Spirit Forward: The Balvenie Makers Project, Ki No Bai, and more

It's booze o'clock.
Photo Courtesy of The Balvenie

The spirit world is blossoming here in Malaysia, with new releases or even cross-sector collaboration like The Balvenie’s with Ceres Lau. We wrapped up some of the good-to-haves spirits, from Scotch to Japanese Gin, it’s never too late (or too early) for a nice, soothing glass of drink.

The Balvenie Makers Project with paper artist Ceres Lau   

The collaboration between The Balvenie and local paper artist Ceres Lau for The Makers Project is a match made in heaven. What a bottle of single malt Scotch Whisky and paper artwork with astounding details have in common is the craftsmanship. 

Unveiling five life-sized artworks made out of paper in merely a month’s time, Ceres’ work got us all swooning over. Hailing from the land of Borneo, she revealed that her work is heavily inspired by nature—the influences are not hard to spot. A homage to Malt Master David C. Stewart’s legacy, the installation named “5 Rare Crafts and Craftsmen” depicts the process of whisky-making involving artisans like Farmers, Malt Men, Coppersmiths, and Malt Masters.  

Photo Courtesy of The Balvenie

While the exhibition is invite-only, people who treasured craftsmanship should not miss some of The Balvanie’s expressions like The Balvenie DoubleWood 12, The Balvenie Caribbean Cask 14 and The Balvenie French Oak 16

Launched in 1993, DoubleWood 12 exemplifies the process of “wood finishing”—second maturation with another cask—adding an extra layer of flavour and depth to the drink. On the nose, the DoubleWood 12 is sweet and fruity, with a mellow nutty spiciness taste and long finishing. The Carribean Cask 14, as the name suggests, “finished” in casks previously used to hold Caribbean rum. There’s a hinge of creamy and rich toffee on the nose, rounding off with a fruity aftertaste and a lingering finish. 

Personally, my favourite is the French Oak 16. For someone who enjoys wine as much as my liquors, I like how the second maturation was done using casks that were meant for wine from the French Charenres vineyards. Adding Cognac eau-de-vie to Pineau des Charentes—a fortified wine made from unfermented grape juice—the glass oozes with a balanced floral scent, which I was later told were lotus and geranium flowers, blending harmoniously with a hint of fresh meadow grass and apple peels.

Photo Courtesy of The Singleton

The Singleton Limited Edition 40-Year-Old Single Malt Scotch Whisky 

The Singleton 40-Year-Old is a maximalist, in time and taste. Crafted by malt master, Maureen Robinson, the 40-Year-Old was made in the Glen Ord distillery. Started its journey as a 12-year-old whisky, a 28-years-long secondary maturation takes place in a specifically selected Ron Zacapa XO casks. 

Possibly one of the longest secondary maturation by the distillery, the effort is greatly reflected in the exceptional taste. Mellow on the nose, the scent suggests dried apples and sweet plums, followed by a soothing oak aroma. At the first sip, the decadently smooth yet slightly waxy Scotch gives me a sweet bang, vibrant and cheery, following a velvety dark chocolate.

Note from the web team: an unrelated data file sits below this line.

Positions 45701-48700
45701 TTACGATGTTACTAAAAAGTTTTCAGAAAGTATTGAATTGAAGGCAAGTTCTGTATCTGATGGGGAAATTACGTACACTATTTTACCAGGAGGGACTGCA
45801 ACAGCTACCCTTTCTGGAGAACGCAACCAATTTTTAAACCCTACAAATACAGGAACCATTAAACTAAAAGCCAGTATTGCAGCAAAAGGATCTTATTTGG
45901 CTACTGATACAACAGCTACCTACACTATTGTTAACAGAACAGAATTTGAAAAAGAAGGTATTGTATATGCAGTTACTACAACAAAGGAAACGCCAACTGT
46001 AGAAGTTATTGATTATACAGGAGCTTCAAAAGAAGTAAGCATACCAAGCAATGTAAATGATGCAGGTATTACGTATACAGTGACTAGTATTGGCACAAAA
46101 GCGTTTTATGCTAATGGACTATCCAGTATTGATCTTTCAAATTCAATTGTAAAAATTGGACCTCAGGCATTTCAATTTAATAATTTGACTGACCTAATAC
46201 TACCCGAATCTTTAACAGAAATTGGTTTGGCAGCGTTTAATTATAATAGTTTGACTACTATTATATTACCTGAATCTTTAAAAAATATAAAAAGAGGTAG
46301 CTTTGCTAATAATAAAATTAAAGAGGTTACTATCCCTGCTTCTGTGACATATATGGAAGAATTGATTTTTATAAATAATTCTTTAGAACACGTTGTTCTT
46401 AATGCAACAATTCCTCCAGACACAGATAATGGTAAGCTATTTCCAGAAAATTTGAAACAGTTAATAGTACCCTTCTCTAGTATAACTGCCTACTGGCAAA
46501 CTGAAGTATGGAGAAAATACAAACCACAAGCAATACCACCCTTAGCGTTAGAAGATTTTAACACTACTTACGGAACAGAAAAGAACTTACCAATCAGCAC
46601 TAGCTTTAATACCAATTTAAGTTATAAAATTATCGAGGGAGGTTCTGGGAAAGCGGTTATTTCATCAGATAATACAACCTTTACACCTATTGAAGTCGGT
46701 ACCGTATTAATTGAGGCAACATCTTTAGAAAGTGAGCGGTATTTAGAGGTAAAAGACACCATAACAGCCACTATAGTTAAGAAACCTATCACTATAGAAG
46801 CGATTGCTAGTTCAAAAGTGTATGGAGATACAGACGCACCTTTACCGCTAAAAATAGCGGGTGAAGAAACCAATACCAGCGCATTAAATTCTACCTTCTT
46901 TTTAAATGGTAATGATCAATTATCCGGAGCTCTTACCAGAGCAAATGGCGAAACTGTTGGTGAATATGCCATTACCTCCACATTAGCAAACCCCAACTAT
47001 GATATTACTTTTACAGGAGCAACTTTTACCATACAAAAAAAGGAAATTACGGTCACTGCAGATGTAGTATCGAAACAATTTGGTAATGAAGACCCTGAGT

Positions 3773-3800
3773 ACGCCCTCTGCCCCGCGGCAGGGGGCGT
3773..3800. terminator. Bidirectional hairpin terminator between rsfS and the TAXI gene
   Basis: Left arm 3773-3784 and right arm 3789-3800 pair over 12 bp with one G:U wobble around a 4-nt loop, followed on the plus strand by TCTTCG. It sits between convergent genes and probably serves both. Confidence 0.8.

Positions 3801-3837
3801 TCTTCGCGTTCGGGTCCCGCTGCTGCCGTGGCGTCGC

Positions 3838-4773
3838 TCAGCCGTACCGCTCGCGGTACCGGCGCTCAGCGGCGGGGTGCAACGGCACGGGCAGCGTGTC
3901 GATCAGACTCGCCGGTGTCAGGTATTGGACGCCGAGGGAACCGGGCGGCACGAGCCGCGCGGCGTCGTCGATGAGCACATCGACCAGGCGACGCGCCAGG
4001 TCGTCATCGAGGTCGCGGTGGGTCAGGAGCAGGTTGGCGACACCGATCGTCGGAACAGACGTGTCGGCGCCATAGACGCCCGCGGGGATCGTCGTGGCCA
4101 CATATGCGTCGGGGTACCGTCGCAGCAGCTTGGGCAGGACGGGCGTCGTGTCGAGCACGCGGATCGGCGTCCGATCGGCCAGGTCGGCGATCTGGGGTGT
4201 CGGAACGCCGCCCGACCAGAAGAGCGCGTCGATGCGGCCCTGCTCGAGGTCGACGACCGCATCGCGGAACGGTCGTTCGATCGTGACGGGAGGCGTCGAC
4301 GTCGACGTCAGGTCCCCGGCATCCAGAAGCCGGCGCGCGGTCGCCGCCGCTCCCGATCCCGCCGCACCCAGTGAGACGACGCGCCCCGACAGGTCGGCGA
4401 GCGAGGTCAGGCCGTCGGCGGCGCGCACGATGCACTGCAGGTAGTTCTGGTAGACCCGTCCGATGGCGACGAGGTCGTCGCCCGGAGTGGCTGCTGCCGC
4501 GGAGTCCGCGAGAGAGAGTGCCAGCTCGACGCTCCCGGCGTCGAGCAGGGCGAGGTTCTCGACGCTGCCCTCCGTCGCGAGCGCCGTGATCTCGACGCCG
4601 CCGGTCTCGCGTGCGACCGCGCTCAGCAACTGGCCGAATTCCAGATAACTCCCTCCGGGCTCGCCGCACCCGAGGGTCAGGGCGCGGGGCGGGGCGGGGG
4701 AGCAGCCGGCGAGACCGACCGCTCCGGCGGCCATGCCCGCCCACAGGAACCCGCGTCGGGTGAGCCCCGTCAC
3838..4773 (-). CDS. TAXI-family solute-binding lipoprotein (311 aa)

Photo Courtesy of The Singleton

Introduced to whisky aficionados as the finale of the Epicurean Odyssey series, the multi-layered expression ends the range well following the first 38 Years that is comparably cheery and sweet, and the succeeding 39-Years-Old that appeals to the drinkers who prefer fruitier expression. 

If the first two expressions from the series pair well with moreish dishes, the 40-Year-Old works seamlessly with desserts. The intense flavour offset the treacly sweet treats and allows you to leave the dinner table without feeling overwhelmed. Save the last for the best, indeed. 

With a limited 48 bottles available now in Malaysia, The Singleton 40-Year-Old is available locally at The Chamber, Starhill at RM 16,999.

Ki No Bi Launches the Ki No Bai Plum and Berry Liqueur

What happens when you take British sloe gin and give it a Japanese interpretation? Japanese gin brand Ki No Bi did just that and birthed the Ki No Bai—a plum and berry liqueur that’s an absolute delight to sip on. While you won’t find any sloe berries in this gin, the brand has instead decided to focus their resources in the land’s native ingredients: haskap berries from Hokkaido and ume plums from Kyoto. These ume plums are harvested at peak ripeness in the summer, while the haskap berries at the beginning of the season. Both fruits are macerated in the Ki No Bi Dry Gin for optimum aroma—nine months for the ume plums and one month for the haskap berries—before being blended together in a Ki No Bi base and sweetened with hokuren sugar from Hokkaido.

The resulting Ki No Bai is a gorgeous ruby red liqueur with fragrant aromas of blackcurrant and cherries, while on the palate it has a delicate balance of sweet, fruity, and tangy with a hint of almond and pine cones. The liqueur can be enjoyed on the rocks as a sipping gin, but it also works perfectly well in cocktails.

Ki No Bai is a limited-edition liqueur available for purchase at selected Japanese restaurants (such as Sushi Ryu) and retail outlets at RM498.